To What Extent Did Events in the Final Year of the Second World War Turn Wartime Allies Into Cold War Enemies?

1307 Words6 Pages
To what extent did events in the final year of the Second World War turn wartime allies into Cold War enemies? I against my brother, I and my brother against our cousin, I, my brother and our cousin against our neighbour, all of us against the foreigner. This Bedouin proverb strikingly summarizes the transition from wartime allies to enemies in 1945: it is the compulsion to fight the enemy that glues together even the most unlikely of allies. The reason why the USA and UK fought alongside the USSR during the Second World War was their common will to defeat Nazi Germany. This was also the motivation behind Stalin, Roosevelt and Churchill’s cooperation during the Yalta conference of February 1945, as the war against Germany, although in its final stages, was still raging. This changed at the Potsdam conference of July, by which time Germany had already surrendered; the common enemy was no longer a binding force, the old allies were left to fall apart. This disintegration continued from 1945 until its climax at the Berlin Blockade of 1948. The orthodox reason for the change from allies to enemies, incessantly campaigned in IGCSE textbooks, is that, as the Wehrmacht retreated between the Yalta conference in February and the Potsdam conference in July 1945, the Red Army remained mobilised. Stalin, apparently defying decisions made at Yalta, did not liberate the countries in Eastern Europe, but instead occupied them with his troops, much to the vexation of the Western allies. It is customarily argued that it became established Soviet policy to make them ‘voluntary’ satellite states through infiltration and subversion[1], while Britain and the US nobly called for self-determination. However, what is often ignored by this simplistic argument is that Stalin could not merely haul the the largest army in history, millions of hungry, armed, bloodthirsty men, back to the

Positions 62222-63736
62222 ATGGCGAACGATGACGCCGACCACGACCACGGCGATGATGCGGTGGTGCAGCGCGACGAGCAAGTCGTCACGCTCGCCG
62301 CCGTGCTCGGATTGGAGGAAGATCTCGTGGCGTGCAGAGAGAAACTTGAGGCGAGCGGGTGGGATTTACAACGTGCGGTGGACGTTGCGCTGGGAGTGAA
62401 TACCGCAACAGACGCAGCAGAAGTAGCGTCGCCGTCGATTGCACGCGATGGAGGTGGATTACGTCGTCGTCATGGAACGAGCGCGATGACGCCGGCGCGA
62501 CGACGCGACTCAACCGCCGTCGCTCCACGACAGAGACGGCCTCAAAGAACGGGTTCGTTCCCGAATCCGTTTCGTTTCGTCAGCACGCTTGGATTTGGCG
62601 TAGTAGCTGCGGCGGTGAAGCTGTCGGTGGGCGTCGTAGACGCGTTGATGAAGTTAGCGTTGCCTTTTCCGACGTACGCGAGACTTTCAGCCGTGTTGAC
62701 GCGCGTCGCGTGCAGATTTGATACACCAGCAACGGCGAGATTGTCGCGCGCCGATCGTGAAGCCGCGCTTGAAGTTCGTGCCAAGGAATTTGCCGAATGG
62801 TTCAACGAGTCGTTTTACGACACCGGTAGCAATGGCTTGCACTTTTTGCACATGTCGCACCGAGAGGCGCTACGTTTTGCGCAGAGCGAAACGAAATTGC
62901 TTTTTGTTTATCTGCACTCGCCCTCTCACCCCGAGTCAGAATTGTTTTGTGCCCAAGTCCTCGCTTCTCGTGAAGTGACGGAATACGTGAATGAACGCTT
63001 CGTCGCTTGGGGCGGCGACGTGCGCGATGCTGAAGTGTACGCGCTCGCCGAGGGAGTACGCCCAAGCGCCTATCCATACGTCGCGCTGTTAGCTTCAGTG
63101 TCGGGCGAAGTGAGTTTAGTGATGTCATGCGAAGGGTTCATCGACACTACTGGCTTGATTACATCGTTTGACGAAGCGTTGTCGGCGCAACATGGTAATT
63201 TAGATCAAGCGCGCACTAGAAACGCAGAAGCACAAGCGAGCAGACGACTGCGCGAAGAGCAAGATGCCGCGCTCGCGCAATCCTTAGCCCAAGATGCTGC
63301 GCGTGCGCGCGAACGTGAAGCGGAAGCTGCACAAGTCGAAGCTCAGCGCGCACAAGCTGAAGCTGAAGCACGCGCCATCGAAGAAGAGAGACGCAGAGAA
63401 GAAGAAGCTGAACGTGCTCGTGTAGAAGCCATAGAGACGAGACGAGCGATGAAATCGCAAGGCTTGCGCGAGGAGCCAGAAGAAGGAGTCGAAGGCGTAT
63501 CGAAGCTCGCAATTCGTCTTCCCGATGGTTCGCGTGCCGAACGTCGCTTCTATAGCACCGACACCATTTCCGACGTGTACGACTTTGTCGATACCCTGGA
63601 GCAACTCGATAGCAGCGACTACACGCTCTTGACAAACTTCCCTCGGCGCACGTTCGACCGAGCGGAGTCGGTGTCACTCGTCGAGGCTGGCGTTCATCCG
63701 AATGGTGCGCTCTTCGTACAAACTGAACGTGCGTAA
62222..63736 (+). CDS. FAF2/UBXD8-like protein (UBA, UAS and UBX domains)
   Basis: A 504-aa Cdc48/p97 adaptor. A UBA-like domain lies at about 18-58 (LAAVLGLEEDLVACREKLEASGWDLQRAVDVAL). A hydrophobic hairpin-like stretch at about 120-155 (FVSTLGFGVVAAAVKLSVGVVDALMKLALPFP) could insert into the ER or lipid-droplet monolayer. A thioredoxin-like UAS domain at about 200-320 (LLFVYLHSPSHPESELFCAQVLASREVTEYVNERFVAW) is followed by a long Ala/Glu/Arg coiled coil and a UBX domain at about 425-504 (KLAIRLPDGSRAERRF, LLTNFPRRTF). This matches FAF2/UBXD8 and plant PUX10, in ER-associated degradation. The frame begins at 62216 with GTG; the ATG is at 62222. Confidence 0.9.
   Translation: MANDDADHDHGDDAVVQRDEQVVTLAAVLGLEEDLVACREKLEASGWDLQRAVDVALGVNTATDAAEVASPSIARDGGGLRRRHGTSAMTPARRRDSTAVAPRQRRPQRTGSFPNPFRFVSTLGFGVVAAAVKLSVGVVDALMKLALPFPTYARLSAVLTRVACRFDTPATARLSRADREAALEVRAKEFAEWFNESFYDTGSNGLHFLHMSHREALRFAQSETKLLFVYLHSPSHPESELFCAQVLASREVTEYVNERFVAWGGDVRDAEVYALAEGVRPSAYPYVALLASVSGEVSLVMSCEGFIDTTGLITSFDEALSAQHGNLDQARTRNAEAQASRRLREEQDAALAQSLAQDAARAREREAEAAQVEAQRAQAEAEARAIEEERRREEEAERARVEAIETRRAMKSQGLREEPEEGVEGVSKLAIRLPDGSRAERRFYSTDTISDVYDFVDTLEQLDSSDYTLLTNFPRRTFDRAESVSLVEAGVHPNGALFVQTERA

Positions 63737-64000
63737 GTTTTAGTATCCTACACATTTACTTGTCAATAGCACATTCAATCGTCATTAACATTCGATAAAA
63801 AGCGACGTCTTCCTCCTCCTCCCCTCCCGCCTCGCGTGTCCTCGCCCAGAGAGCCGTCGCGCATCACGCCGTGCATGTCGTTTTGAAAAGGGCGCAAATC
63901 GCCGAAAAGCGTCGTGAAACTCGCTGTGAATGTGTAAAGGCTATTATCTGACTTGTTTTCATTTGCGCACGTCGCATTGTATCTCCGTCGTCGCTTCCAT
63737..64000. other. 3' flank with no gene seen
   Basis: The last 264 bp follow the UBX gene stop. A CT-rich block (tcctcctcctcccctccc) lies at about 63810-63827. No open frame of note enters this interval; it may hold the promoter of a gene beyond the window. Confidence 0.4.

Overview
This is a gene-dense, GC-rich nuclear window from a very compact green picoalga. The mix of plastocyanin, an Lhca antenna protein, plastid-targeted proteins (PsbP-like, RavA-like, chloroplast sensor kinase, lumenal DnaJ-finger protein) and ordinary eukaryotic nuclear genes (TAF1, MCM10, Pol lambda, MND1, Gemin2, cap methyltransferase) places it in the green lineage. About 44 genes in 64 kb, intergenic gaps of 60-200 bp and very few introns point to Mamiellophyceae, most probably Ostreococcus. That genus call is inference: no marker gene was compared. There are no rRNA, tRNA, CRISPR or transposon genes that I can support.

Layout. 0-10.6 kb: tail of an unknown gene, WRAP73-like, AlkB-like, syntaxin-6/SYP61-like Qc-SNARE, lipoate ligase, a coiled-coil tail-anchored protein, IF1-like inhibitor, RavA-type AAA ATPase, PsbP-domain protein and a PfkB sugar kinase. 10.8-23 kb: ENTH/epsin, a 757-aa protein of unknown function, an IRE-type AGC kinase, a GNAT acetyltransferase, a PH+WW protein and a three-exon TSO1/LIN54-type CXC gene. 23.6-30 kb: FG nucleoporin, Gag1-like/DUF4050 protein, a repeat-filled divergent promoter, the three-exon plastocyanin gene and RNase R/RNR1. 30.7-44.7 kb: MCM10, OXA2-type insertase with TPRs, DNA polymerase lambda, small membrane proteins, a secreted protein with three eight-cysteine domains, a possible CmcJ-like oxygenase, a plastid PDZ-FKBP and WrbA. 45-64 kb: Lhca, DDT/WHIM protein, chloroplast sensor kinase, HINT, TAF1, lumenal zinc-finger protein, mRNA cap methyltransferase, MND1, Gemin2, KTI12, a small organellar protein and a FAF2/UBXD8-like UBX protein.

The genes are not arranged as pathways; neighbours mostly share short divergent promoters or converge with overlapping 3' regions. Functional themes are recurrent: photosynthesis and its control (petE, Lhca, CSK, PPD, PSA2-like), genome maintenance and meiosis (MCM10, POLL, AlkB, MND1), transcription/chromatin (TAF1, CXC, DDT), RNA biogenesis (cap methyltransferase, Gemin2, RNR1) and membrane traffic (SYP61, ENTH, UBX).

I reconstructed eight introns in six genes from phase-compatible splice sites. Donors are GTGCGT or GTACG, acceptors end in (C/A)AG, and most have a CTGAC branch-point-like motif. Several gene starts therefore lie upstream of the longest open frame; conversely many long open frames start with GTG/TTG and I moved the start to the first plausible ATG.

Open Document